Aung San Suu Kyi admits Rohingya crisis 'could have been handled better'

Clay Curtis
September 15, 2018

Speaking at a World Economic Forum meeting in Vietnam, Suu Kyi also struck a defiant tone when a moderator asked her about two Reuters journalists jailed in Myanmar.

Myanmar's Aung San Suu Kyi has defended the jailing of two Reuters journalists, despite worldwide condemnation. "We can not choose and pick whom should be protected by the rule of law", the leader added.

Burma's de facto leader said that two Reuters journalists jailed for investigating a massacre in Rakhine state were not convicted because they were journalists but because they broke the law.

"Open courts are created to shed light on the justice process", International Commission of Jurists legal adviser Sean Bain said. "It is hard to know where the orders are coming from, whether this is a matter of policy or it is just the standard operating procedure of many of these officials", said Shamdasani.

Aung San Suu Kyi also addressed the military crackdown in Rakhine a year ago, which sent some 700,000 Rohingya Muslims fleeing to Bangladesh in a campaign that a United Nations Fact-Finding Mission has said may amount to genocide.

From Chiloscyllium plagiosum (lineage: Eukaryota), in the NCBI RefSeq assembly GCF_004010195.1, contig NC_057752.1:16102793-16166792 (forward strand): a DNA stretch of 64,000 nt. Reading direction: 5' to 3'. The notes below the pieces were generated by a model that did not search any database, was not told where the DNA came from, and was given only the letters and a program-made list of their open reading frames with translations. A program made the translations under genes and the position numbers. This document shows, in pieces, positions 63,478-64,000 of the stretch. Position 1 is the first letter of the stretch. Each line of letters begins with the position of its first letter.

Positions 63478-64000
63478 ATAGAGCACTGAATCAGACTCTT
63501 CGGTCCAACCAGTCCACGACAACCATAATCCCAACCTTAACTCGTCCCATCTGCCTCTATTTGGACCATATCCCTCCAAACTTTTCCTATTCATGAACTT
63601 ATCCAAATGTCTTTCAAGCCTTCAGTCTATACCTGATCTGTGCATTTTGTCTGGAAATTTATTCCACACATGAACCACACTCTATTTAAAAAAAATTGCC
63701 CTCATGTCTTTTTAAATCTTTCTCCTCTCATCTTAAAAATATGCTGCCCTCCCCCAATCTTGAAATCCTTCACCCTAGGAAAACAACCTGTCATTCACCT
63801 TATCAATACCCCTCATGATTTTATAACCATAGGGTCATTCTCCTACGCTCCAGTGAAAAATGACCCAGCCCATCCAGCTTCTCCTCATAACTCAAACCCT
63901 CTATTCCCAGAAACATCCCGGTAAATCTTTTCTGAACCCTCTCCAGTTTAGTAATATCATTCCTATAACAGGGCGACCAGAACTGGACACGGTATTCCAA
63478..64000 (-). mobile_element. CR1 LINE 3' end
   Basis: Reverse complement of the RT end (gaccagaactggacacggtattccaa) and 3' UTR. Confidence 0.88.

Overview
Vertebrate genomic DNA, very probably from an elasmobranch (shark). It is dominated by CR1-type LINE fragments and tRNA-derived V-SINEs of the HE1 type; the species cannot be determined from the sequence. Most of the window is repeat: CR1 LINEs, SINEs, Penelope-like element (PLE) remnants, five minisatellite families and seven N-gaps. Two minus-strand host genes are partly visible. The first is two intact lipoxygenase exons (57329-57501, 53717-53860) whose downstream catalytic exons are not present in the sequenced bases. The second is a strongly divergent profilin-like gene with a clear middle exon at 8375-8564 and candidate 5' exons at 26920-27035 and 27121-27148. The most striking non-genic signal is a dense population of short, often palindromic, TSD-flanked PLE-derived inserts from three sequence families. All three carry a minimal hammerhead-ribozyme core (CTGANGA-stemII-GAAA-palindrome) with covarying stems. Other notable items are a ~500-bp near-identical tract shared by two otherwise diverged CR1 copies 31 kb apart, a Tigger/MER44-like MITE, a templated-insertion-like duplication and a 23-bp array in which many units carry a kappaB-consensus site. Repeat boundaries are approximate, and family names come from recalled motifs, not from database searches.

Hundreds of thousands of Rohingya were forced to flee Rakhine into neighboring Bangladesh following a violent government crackdown in August past year, precipitating one of Asia's worst refugee crisis.

"The worldwide condemnation heading Aung San Suu Kyi's way is fully deserved, she should be ashamed".

"Sadly, in this case, we've seen both institutional and individual failings to hold up the principles of rule of law and human rights".

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However, she remains very popular in Myanmar, where many people see the Rohingya as interlopers from Bangladesh.

Global human rights groups have extensively documented the way Myanmar's military organized the bloodshed, in which at least 10,000 people were killed, according to a United Nations estimate. Myanmar says the ICC has no jurisdiction as it is not a member of the court, but the court ruled it can rule on acts that partly took place in Bangladesh, a member state.

The ARNO said it has also emphasized in its communication that Australia has a duty to prosecute genocide as consistent with their obligations under the worldwide convention on genocide.

But worldwide pressure has continued to mount on Myanmar, and the Rohingya crisis is expected to be a major theme of discussions at the General Assembly.

The task is complicated further as the UN's rights arm is expected to heavily censure Myanmar again in the coming days when it publishes in full the findings of its investigation into atrocities against the Rohingya. It decried "the instrumentalisation of the law and of the courts by the government and military in what constitutes a political campaign against independent journalism".

U.S. Ambassador to the United Nations Nikki Haley described Suu Kyi's remarks as "unbelievable", in what appeared to be the sharpest direct public rebuke of the Myanmar leader by a U.S. official.

Local media have reported that Suu Kyi will not be attending the NY meeting.

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